How much hunting is too much hunting?

https://phys.org/news/2019-04-how-much-hunting-is-too.html

**How much hunting is too much hunting?
Credit: Grant Gilchrist

One of the main challenges in wildlife conservation biology is to understand what factors affect vulnerable wildlife populations over time. Scientists have been trying to understand these factors to estimate how much hunting in a season is sustainable, but the lack of long-term monitoring data, especially in remote areas such as the Arctic, makes this task very difficult to accomplish.

In a new study published in Proceedings of the National Academy of Sciences, scientists at the University of Ottawa used a novel method to bypass this lack of data and track how nesting  changed over time, even before  census data were collected.

Professor Jules Blais and his team analyzed from the bottom of small lakes and ponds in Canada’s Eastern Arctic to examine the levels of a range of chemical compounds in the cores’ composition.

“When birds colonize an area, they begin to fertilize the local environment, drastically changing the nutrient levels in the water,” explained lead author Dr. Kathryn Hargan, a W. Garfield Weston postdoctoral fellow and a L’Oréal-UNESCO postdoctoral fellow at the University of Ottawa at the time the research was done. “Over time, sediments slowly accumulate at the bottom of lakes, archiving a detailed history of the biological changes in those bodies of water, much like tree rings reveal historical information.”

The common eider, an Arctic seaduck prized by the Inuit for its meat and down, once numbered in the millions, but reports by Northerners and some wildlife surveys suggested substantial reductions in recent decades. Although  pressures were suspected to be the cause of the population decline, this study was able to demonstrate that the eider population decline observed in the seaduck’s main breeding range coincided with increased sales in firearms and motorized boats in Greenland, indicating eider harvest at that time was unsustainable.

**How much hunting is too much hunting?
Credit: Nik Clyde, 2014

In the Hudson Strait near Cape Dorset, Nunavut – the common eider’s main nesting and breeding area – the scientists found evidence that populations declined in the mid to late 20th century, during a period of intense hunting by Greenlanders and the relocation of nearby Inuit communities. In more isolated eider nesting sites, with lower hunting pressure, scientists found that populations remained stable.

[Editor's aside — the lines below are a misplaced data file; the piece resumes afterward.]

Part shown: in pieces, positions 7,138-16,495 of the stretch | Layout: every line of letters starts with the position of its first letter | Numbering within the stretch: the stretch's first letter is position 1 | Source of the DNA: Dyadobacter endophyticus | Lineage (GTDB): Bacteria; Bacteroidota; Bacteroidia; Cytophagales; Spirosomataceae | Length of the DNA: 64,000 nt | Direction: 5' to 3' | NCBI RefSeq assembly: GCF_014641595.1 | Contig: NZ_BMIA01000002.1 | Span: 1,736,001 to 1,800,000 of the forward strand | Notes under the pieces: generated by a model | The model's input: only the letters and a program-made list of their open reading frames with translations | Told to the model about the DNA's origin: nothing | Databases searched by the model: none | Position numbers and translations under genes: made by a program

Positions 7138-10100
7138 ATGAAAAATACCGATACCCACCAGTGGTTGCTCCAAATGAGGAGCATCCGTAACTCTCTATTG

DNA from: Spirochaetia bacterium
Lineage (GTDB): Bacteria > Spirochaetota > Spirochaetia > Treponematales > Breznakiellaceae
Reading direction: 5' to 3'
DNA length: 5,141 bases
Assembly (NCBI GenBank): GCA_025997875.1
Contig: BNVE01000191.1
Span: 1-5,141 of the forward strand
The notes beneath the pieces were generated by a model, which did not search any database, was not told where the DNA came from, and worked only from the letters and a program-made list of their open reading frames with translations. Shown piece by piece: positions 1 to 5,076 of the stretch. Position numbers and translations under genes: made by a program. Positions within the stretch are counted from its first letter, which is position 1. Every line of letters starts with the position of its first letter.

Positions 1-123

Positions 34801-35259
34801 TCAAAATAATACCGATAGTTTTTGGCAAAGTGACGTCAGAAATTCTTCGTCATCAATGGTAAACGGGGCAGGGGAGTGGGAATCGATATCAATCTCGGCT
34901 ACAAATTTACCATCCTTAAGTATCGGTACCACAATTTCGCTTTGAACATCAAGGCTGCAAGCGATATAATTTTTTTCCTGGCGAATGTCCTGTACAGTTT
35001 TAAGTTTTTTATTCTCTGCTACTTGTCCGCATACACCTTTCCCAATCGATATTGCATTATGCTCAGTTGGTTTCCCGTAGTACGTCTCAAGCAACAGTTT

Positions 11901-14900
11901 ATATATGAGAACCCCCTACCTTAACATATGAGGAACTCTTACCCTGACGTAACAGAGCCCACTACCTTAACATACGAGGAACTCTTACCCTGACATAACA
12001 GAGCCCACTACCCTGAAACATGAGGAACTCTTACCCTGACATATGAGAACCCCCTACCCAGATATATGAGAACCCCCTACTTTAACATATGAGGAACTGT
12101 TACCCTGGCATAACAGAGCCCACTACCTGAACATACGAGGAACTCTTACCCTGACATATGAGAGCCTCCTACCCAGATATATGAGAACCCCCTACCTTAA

“The fact that traces of hunting practices over the last century can be detected in the nutrient profiles of pond sediment in the Arctic is fascinating,” added Prof. Blais. “Tools such as these offer a new perspective into tracking environmental changes going back hundreds of years, and can potentially revolutionize wildlife conservation efforts.”

Hunters plead guilty to illegal duck hunting in Loudon County

https://www.wvlt.tv/content/news/Hunters-plead-guilty-to-illegal-duck-hunting-in-Loudon-County–507440061.html

ILLEGAL DUCK HUNTERS PLEAD GUILTY IN LOUDON COUNTY COURT

LOUDON, Tenn.—Three hunters charged with multiple violations associated with illegal duck hunting pled guilty in Loudon County General Sessions Court today.

Dalton Giles (23) of Philadelphia, Stephen Giles (50) of Loudon and Justin Thompson (30) of Loudon, faced charges of Hunting In a Baited Area, Violation of the Daily Bag Limit of Redhead Ducks (12 over limit), Violation of Gross Limit of Waterfowl (5 over limit), 

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Fatal hunting accident in Green Lake County after high winds capsize boat

https://www.wtmj.com/news/fatal-hunting-accident-in-green-lake-county-after-high-winds-capsize-boat

MARQUETTE, Wis. (AP) – A man has died after his duck-hunting boat capsized in high winds on the Fox River.

The Green Lake County Sheriff’s Office says authorities searched for the 52-year-old Princeton man near Puckaway Lake in the Town of Marquette and found his body in the water around 2:30 p.m. Saturday.